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eater, both of which had natural gas pilot lights, as they were in a different room from the new flooring. The vapor of the sealer caused an explosion that burned the plaintiff and damaged the house. The warning labels on a competitor's product were more direct and stated to turn off all pilot lights before using. The trial judge found for the plaintiff but this was overturned at appeal and Lambert appealld to the Supreme Court.


  1. Is the manufacturer liable for injuries resulting from the regular use of its product, even though there were warnings posted on the canister?
  2. Does the plaintiff's engineering background mean that he understood the dangers more thoroughly and therefore submitted to them?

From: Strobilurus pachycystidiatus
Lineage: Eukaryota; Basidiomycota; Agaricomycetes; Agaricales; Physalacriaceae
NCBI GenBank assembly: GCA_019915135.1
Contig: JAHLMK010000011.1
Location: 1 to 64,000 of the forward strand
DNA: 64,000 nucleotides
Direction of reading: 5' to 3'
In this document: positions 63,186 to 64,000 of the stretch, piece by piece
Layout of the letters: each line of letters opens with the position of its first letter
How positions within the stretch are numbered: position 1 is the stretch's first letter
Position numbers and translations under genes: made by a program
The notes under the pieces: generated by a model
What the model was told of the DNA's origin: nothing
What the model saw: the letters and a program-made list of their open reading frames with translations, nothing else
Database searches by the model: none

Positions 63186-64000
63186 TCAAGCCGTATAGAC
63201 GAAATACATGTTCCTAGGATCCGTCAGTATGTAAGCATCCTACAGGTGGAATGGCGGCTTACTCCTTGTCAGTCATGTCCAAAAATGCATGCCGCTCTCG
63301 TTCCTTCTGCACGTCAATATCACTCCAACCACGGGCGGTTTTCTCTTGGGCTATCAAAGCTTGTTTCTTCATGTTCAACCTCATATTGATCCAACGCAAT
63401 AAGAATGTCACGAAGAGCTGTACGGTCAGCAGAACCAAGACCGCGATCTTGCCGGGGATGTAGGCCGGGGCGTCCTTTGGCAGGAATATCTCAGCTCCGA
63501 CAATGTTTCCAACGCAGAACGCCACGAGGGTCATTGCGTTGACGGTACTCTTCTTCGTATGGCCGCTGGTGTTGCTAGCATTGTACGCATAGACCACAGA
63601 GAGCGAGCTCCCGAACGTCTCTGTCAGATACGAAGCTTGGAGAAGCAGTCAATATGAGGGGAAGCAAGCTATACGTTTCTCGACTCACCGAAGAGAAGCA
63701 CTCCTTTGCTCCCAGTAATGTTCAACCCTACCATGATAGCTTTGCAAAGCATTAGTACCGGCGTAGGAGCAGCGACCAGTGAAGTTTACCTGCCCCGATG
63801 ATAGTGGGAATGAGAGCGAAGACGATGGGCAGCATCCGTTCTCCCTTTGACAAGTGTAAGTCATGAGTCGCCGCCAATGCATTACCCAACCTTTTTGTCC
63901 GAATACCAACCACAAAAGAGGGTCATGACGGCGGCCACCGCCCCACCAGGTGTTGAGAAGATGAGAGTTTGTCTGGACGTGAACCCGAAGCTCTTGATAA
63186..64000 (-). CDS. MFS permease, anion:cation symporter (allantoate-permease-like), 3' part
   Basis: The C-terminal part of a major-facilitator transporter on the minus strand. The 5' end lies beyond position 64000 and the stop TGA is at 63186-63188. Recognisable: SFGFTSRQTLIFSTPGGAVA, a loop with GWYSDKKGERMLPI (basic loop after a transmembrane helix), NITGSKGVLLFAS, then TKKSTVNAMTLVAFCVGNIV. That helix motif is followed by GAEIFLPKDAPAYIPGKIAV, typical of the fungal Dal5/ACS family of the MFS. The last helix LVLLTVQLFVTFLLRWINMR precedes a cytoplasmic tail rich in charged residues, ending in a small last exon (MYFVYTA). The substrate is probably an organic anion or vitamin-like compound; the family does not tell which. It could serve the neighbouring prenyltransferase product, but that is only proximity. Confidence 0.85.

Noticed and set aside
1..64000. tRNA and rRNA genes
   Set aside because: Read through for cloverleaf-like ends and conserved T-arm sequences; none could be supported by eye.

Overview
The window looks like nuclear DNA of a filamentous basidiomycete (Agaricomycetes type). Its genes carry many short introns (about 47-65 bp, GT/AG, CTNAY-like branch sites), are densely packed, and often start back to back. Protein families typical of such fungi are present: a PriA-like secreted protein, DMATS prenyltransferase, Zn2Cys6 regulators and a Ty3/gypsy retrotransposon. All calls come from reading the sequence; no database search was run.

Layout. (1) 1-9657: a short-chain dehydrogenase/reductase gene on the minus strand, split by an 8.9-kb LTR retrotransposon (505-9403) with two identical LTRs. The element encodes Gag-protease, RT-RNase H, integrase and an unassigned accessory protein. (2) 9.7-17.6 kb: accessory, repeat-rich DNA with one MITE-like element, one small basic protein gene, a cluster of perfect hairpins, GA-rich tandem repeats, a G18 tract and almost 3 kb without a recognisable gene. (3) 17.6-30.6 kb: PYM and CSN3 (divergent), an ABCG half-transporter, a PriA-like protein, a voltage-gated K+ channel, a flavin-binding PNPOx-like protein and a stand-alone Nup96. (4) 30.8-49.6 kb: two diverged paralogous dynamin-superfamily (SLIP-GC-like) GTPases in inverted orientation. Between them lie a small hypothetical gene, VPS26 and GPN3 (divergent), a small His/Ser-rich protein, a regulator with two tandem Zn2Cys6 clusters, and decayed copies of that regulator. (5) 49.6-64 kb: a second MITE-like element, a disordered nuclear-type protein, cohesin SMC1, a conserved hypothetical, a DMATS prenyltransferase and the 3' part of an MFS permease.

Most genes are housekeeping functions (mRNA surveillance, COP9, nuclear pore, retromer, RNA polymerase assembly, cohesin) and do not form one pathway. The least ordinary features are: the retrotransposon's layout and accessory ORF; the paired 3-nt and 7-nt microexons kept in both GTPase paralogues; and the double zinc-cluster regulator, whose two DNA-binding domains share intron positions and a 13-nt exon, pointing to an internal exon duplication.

Appeal allowed, trial judge's ruling restored and costs awarded to the appellants.


Laskin, writing for the court, states that manufacturers owe a duty of care to the users of their products and this duty does not end simply because a warning was given. He says that warnings must be very explicit and the general warning will not suffice to eliminate liability where the likelihood of injury may increase depending on the surroundings.

The trial judge found that this was the case, and also that the plaintiff did not voluntarily assume the risk simply because he was an engineer. However, the Court of Appeal disagreed and held that the plaintiff's "special knowledge" exonerated the manufacturer. The Supreme Court agreed with the trial judge, and states that volenti non fit injuria can only apply where it can be proven that the plaintiff appreciated the risk and willingly took it, which is not the case here.


  • In order for volenti non fit injuria to apply the plaintiff must appreciate the risk associated with their actions and willingly take it despite the risk.
  • Simply having a professional background in a related field will not lead to a finding that one automatically appreciated the risk.